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Extending Innovative Practices for “Flipping Classrooms” into Recitations: Using a Variety of Representational Modes for Instructions

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2015 ASEE Annual Conference & Exposition


Seattle, Washington

Publication Date

June 14, 2015

Start Date

June 14, 2015

End Date

June 17, 2015





Conference Session

Flipped Electrical and Computer Engineering Classrooms 2

Tagged Division

Electrical and Computer

Page Count


Page Numbers

26.747.1 - 26.747.20



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Paper Authors


Jia-Ling Lin University of Minnesota, Twin Cities

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Jia-Ling Lin is a research scientist in the STEM Education Center at the University of Minnesota. Her research focuses on two distinct but highly correlated areas: innovative instructional model development and its impact on undergraduate engineering and science learning. Jia-Ling was a scientist specializing nanotechnology and surface science at the University of Wisconsin-Madison. She later served as the director of the Undergraduate Learning Center in engineering at the University of Wisconsin-Madison before moving to Minnesota.

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Paul Imbertson University of Minnesota, Twin Cities

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Extending Innovative Practices for “Flipping Classrooms” into Recitations For many institutions, the dominate educational model in college engineering and science coursescontinues to be a combination of (i) lecture, (ii) recitation, and (iii) weekly homework problem sets. Inrecent years, many engineering educators have questioned this model because students’ learningoutcomes indicate that true learning seldom takes place under this traditional method. “Flippingclassrooms” is one of the emerging instructional approaches that attempt to replace standard lectures inorder to engage students in active learning. We have developed and applied a pedagogical model tosupport quality teaching for flipping classrooms. In previous studies, we reported the design, development,and research of the model and discussed how the model influenced student learning in positive ways. Thefour practices we utilized in our model, Anticipating, Monitoring, Connecting & Contrasting, andContextualized Lecturing, improved learning in “flipped classrooms” in measurable ways. Weparticularly highlighted the aspects of “flipping classrooms” that have extended into the design ofpedagogical techniques to support quality teaching. In the current study, we extend the design of teaching approaches for flipping classrooms intorecitation sessions to support students’ development of content knowledge and skills. The four-practicemodel is applied in lecture periods, and these changes in lectures challenge us to explore new perspectivesand directions for teaching in recitation sections. Pedagogical principles and the four practices of thedeveloped model are expected to facilitate learning beyond “flipping lectures”. Specifically, the practiceof Connecting & Contrasting expands to support several activities that help students develop problemsolving skills and cognitive abilities. The extended practices for recitations are guided by designprinciples, which will be discussed in detail. Through recent innovations in the practice of deliveringrecitation sessions students are able to reveal what they do not understand and to practice their skillsunder the guidance of experts. We expand on this positive first step by integrating a framework forengineering education with an adapted translational model to advance learning. We believe that newpractices help to improve associations of instructional goals for both recitations and lectures withproblem-centered learning. With a focus on improving abilities and fluencies of multiple-representationtranslation while scaffolding dialogic inquires, recitations are expected to maximize learning potentialsand better prepare students for engineering practices and research. We argue that these improvementsmake changes to recitation sessions necessary. The changes to the practice of recitations will ensure thatstudents not only acquire and develop knowledge and skills, but also that they will retain and transferwhat they learn in the classroom effectively. The design based research methodology, applied in this study, allows the instructor and theeducational researcher to work together closely. It enables an iterative process in which the design,development, and research of new instructional approaches are tested, reviewed, and modified. The studytakes place in an intermediate level electrical engineering course. Data collections include classroomobservation notes, video and audio recording, and online surveys. As well, students’ problem solvingsheets, copies of exam paper, and other artifacts are collected and analyzed.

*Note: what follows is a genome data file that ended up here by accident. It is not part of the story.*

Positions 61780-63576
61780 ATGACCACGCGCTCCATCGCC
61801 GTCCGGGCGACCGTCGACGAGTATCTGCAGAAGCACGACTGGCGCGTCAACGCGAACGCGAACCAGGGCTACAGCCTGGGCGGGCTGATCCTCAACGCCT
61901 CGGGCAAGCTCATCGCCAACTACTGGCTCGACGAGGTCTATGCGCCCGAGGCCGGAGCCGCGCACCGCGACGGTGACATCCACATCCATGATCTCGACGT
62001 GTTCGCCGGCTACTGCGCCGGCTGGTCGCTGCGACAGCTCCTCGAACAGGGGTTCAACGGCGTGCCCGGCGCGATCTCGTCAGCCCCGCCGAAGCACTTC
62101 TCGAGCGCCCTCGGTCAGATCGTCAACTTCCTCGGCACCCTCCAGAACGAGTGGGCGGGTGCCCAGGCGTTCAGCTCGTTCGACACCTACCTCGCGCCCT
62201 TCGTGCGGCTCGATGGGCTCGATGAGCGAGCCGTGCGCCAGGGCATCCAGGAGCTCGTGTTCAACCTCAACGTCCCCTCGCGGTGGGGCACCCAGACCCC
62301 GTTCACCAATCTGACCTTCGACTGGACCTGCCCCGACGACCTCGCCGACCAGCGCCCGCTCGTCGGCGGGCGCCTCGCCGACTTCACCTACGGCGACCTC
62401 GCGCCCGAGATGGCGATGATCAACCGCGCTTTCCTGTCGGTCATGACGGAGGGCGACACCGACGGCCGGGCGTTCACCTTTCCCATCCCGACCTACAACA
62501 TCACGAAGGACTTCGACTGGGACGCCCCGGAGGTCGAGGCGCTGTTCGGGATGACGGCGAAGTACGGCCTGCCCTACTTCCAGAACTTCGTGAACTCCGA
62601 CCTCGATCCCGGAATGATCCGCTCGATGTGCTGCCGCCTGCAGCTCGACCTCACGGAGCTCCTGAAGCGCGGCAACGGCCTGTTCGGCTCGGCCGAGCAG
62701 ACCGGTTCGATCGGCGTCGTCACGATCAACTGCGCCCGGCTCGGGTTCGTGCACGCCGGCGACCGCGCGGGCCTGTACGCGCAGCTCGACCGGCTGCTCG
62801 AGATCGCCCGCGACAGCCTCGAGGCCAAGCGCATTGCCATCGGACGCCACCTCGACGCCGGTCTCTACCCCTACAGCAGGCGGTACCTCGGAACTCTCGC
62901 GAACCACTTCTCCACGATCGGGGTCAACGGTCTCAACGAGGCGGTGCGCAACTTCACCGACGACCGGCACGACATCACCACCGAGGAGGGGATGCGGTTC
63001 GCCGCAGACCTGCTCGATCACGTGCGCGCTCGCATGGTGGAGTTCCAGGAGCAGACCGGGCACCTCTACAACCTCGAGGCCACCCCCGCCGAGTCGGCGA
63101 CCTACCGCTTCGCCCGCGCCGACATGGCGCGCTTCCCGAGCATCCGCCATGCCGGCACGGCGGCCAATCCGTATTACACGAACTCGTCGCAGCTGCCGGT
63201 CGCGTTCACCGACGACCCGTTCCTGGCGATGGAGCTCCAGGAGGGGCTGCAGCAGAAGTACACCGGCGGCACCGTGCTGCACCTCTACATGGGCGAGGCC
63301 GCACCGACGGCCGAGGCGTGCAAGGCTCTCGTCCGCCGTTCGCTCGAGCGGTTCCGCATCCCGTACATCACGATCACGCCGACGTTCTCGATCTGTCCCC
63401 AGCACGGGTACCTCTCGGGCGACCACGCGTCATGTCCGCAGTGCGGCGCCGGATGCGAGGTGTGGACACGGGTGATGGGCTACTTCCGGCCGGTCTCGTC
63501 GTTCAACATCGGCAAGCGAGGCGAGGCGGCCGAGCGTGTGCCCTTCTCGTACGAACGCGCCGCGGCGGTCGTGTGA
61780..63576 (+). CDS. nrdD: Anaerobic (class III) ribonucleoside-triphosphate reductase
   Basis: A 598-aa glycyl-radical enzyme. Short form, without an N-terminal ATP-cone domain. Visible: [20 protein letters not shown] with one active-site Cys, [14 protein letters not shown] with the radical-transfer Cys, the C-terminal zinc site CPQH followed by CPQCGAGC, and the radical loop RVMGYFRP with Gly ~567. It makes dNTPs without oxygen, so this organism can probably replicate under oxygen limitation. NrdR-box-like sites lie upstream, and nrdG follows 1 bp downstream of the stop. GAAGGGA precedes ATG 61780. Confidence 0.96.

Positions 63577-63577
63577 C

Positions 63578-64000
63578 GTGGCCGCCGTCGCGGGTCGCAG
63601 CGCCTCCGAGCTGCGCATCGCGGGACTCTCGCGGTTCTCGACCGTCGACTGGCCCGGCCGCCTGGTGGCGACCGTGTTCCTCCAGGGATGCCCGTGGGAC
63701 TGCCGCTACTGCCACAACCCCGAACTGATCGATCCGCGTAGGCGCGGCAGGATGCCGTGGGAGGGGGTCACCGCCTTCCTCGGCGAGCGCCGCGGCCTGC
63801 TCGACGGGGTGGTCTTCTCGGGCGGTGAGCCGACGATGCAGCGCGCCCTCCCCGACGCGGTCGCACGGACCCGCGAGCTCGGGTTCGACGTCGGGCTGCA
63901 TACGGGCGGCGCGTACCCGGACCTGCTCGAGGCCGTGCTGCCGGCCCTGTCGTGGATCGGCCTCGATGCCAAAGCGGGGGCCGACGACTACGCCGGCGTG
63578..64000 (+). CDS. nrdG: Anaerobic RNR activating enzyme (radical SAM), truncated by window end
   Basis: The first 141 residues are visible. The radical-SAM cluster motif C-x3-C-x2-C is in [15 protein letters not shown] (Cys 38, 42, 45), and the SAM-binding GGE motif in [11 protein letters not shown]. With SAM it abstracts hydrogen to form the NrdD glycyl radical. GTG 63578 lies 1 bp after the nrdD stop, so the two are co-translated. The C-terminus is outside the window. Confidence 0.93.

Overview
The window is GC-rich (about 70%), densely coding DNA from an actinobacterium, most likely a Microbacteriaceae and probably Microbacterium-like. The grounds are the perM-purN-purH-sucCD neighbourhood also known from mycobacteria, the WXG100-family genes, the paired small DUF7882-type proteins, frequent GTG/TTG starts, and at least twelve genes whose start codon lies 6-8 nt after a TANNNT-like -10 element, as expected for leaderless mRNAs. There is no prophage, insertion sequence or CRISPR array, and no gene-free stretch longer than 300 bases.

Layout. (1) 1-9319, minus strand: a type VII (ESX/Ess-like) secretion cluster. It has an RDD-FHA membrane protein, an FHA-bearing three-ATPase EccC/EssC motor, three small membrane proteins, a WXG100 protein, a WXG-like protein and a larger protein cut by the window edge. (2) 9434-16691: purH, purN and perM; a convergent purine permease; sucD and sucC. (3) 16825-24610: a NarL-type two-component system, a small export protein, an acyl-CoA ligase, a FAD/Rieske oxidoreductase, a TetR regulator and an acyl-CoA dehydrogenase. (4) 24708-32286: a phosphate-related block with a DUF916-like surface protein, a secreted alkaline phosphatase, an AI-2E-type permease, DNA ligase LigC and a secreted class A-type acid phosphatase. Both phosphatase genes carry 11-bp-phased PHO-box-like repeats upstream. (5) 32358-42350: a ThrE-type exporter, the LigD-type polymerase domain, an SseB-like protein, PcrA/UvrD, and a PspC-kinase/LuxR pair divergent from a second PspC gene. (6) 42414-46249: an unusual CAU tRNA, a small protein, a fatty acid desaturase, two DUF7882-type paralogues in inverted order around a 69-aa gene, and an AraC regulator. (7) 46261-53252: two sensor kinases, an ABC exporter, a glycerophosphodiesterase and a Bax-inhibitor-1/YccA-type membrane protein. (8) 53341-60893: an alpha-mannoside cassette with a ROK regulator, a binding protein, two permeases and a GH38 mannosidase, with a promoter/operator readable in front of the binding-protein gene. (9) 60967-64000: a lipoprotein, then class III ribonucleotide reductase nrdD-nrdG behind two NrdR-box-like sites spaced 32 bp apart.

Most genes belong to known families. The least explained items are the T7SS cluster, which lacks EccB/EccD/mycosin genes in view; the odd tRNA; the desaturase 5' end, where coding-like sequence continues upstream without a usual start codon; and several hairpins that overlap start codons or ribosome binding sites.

Lin, J., & Imbertson, P. (2015, June), Extending Innovative Practices for “Flipping Classrooms” into Recitations: Using a Variety of Representational Modes for Instructions Paper presented at 2015 ASEE Annual Conference & Exposition, Seattle, Washington. 10.18260/p.24084

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